An early rally in stocks is mostly gone by the closing bell

Friday, February 5, 2016, Vol. 40, No. 6
The Associated Press

The Federal Reserve's latest signals on interest rates gave U.S. stocks a lift for much of Wednesday, but the rally didn't last.

A sell-off in the final minutes of trading knocked the Dow Jones industrial average and the Standard & Poor's 500 index slightly into the red. The slide extended a three-day losing streak for the two indexes. Only the Nasdaq composite held its course, carving out a slight gain.

Materials and energy stocks were among the biggest decliners as U.S. crude oil prices declined again.

Investors were mostly focused on Fed Chair Janet Yellen's remarks on the economy and interest rates as she delivered her semiannual report to Congress.

The market has been anxious about the possibility of interest rate hikes at a time when the global economy is showing signs of slowing. But Yellen's remarks addressed investors' concerns, said Erik Davidson, chief investment officer for Wells Fargo Private Bank.

"The markets have gotten the message that the Fed is not on autopilot," Davidson said. "If they'd gotten the sense that the Fed was on autopilot and was predestined to a certain number of rate hikes in 2016, that would have been troublesome."

The Dow fell 99.64 points, or 0.6 percent, to 15,914.74. The average is now down 8.7 percent this year. The S&P 500 index slipped 0.35 point, or 0.02 percent, to 1,851.86. The index is off 9.4 percent this year.

The Nasdaq added 14.83 points, or 0.4 percent, to 4,283.59. The gain helped trim the Nasdaq's losses for the year, which stand at 14.5 percent.

Investors appeared to be in a buying mood early in the day in anticipation of Yellen's testimony. That sent stocks higher early on and sustained them until the last-minute slide as oil prices closed lower.

Benchmark U.S. crude fell 49 cents, or 1.8 percent, to close at $27.45 a barrel in New York. Brent crude, a benchmark for international oils, rose 52 cents, or 1.7 percent, to close at $30.84 a barrel in London.

Yellen offered no major surprises in prepared remarks released before the start of her two-day Congressional testimony. She reiterated the Fed's confidence that the U.S. economy was on track for stronger growth and a rebound in inflation.

At the same time, she cautioned that global weakness and falling financial markets could depress the U.S. economy's growth. That would, in turn, slow the pace of Fed interest rate hikes, she said.

Yellen also made clear that the central bank won't likely find it necessary to cut rates after having raised them from record lows in December.

Since the Fed decided to raise its key interest rate from a record low in December, the U.S. economy has hit some turbulence and markets have become volatile. Traders are increasingly worried about a number of issues, including the fall in the price of oil to multi-year lows, a slowdown in China and whether many parts of the global economy will fall into recession and suffer a debilitating period of deflation, or falling prices.

A delay or slower rollout of interest rate increases by the Fed is seen as good for the market, as higher interest rates can be detrimental to stocks, Davidson said.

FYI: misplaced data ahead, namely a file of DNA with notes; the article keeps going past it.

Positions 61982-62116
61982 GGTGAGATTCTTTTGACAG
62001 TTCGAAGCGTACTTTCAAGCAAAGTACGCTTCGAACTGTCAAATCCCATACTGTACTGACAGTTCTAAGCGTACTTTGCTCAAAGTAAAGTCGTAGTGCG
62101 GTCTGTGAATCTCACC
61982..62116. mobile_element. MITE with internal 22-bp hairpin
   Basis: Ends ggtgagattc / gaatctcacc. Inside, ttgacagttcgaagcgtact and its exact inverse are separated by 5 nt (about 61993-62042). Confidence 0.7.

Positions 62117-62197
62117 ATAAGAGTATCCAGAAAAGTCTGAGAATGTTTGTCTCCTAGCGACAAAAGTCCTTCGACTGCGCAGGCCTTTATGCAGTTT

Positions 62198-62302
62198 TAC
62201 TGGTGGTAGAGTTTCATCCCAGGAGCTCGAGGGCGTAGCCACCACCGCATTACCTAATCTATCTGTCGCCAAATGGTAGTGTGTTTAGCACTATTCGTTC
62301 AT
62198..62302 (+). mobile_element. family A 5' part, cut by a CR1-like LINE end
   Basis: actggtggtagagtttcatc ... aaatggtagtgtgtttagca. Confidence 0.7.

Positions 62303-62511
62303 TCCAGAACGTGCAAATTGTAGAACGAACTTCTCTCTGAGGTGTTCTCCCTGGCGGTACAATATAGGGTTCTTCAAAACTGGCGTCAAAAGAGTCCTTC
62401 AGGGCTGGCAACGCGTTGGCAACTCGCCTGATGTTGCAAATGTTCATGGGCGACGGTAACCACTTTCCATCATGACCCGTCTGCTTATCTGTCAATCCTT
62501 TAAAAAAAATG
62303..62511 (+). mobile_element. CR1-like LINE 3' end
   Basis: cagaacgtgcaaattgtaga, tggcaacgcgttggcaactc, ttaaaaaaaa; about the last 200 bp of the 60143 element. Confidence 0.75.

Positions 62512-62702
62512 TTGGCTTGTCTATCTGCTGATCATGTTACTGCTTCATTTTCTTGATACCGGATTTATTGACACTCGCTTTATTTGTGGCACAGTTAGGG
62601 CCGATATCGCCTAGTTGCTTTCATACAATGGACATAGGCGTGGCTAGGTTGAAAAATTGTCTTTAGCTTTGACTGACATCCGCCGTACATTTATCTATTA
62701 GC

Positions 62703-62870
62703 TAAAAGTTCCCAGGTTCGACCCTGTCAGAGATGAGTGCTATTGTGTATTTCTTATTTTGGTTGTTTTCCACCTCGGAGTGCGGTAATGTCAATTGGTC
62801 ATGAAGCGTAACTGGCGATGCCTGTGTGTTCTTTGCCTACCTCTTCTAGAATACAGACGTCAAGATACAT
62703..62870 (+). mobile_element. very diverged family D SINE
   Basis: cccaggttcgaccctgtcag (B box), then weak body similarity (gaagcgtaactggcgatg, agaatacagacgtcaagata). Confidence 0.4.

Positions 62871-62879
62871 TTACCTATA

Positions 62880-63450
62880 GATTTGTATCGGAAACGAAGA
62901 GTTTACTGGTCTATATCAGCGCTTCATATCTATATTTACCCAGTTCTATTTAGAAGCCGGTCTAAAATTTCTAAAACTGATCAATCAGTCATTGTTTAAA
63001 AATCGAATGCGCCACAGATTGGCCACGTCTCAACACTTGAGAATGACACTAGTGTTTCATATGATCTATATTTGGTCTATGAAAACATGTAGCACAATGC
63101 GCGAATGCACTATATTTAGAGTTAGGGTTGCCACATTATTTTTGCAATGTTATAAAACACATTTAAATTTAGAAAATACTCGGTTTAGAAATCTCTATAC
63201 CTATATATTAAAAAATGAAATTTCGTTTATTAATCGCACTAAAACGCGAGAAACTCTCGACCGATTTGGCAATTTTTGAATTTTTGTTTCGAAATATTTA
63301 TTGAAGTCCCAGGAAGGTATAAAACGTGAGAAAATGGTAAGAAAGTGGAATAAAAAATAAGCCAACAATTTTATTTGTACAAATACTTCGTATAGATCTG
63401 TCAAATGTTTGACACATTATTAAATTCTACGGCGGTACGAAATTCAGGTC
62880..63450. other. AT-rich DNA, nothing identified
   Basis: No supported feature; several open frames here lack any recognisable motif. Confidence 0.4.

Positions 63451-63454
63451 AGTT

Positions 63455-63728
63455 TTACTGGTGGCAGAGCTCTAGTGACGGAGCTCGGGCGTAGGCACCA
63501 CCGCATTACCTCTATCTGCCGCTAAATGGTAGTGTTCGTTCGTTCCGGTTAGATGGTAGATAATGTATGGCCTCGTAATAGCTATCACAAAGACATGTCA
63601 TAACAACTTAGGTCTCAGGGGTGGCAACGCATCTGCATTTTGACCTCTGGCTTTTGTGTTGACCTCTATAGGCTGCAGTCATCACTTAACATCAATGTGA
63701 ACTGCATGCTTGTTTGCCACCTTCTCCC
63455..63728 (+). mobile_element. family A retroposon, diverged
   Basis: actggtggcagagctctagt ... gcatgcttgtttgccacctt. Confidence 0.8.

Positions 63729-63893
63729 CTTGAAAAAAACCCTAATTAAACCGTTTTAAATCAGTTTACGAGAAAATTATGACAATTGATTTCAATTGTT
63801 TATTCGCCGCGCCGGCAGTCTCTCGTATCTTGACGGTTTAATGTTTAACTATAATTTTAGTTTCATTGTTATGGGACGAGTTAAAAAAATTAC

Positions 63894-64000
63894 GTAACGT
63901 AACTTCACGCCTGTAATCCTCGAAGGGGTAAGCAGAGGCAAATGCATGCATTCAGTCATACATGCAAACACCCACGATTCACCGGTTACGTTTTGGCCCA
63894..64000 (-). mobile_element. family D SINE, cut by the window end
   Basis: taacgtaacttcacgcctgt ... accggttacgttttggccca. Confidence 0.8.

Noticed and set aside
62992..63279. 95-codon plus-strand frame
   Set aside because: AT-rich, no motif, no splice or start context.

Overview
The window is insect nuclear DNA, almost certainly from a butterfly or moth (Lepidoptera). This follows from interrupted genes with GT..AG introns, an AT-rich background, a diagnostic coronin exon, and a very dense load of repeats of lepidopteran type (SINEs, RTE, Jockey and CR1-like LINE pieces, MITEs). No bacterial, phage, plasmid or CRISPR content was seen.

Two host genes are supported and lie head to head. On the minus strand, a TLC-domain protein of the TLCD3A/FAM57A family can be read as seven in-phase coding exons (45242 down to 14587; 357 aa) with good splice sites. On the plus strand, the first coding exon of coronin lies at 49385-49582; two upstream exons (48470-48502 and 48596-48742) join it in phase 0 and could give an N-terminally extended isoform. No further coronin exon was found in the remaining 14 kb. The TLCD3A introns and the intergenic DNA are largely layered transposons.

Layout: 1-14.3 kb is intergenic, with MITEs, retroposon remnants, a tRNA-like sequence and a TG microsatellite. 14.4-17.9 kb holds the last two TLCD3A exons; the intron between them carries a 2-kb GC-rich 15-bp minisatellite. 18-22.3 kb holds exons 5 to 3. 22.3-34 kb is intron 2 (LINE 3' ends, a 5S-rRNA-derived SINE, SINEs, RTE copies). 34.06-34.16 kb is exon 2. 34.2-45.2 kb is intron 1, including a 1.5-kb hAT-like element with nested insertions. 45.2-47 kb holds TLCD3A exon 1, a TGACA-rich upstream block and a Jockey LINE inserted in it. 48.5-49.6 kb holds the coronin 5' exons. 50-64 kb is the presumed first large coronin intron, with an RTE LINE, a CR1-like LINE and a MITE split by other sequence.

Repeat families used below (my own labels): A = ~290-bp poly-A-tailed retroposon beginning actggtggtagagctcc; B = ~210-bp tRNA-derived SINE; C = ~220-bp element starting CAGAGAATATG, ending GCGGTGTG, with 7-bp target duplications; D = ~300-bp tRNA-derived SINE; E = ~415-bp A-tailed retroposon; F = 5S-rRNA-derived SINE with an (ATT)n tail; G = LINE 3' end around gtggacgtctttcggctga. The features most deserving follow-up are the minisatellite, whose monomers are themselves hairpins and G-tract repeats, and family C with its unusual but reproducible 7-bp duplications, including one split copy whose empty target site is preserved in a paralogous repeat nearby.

"Higher interest rates can be detrimental to equities, although we're of the view that we're not at risk of higher interest rates in the short term," Davidson said.

All told, eight of the 10 sectors in the S&P 500 index declined, with materials and energy stocks posting the biggest drops. Health care and technology stocks bucked the downward trend.

Akamai Technologies notched the biggest increase in the S&P 500 index, surging 21.2 percent. It added $8.39 to $47.96. Assurant fell the most. The stock lost $10.26, or 13.4 percent, to $66.23.

Several big media companies slumped.

Disney dropped 3.8 percent a day after it reported that its ESPN network has hit a soft patch. The stock was the biggest decliner in the Dow, sliding $3.47 to $88.85. Time Warner was down 5 percent after its revenue fell short of forecasts. Time Warner shed $3.14 to $60.07.

In Europe, Germany's DAX added 1.6 percent, while France's CAC 40 rose 1.6 percent. Britain's FTSE 100 gained 0.7 percent. In Asia, Japan's Nikkei 225 sank 2.3 percent and is down about 11 percent in the past month. Australia's S&P/ASX 200 shed 1.2 percent. Markets were closed in China, Taiwan, Hong Kong and South Korea for Lunar New Year holidays. Hong Kong and Korea reopen on Thursday and China and Taiwan resume trading on Monday.

Precious metals prices closed lower. Gold fell $4, or 0.3 percent, to $1,194.60 an ounce and silver slid 17 cents, or 1.1 percent, to $15.28 an ounce. Copper, an industrial metal that will often rise and fall along with investor's optimism about the global economy, fell 1 cent, or 0.6 percent, to $2.03 a pound.

Bond prices rose. The yield on the 10-year Treasury slipped to 1.67 percent from 1.73 percent late Tuesday. The dollar fell to 113.68 yen from 115.01 yen, while the euro rose to $1.1277 from $1.1287 the day before.

In other energy trading in New York, wholesale gasoline rose 4 cents, or 4.9 percent, to 94 cents a gallon and home heating oil was flat at 97 cents a gallon. Natural gas fell 5 cents, or 2.5 percent, to $2.05 per 1,000 cubic feet.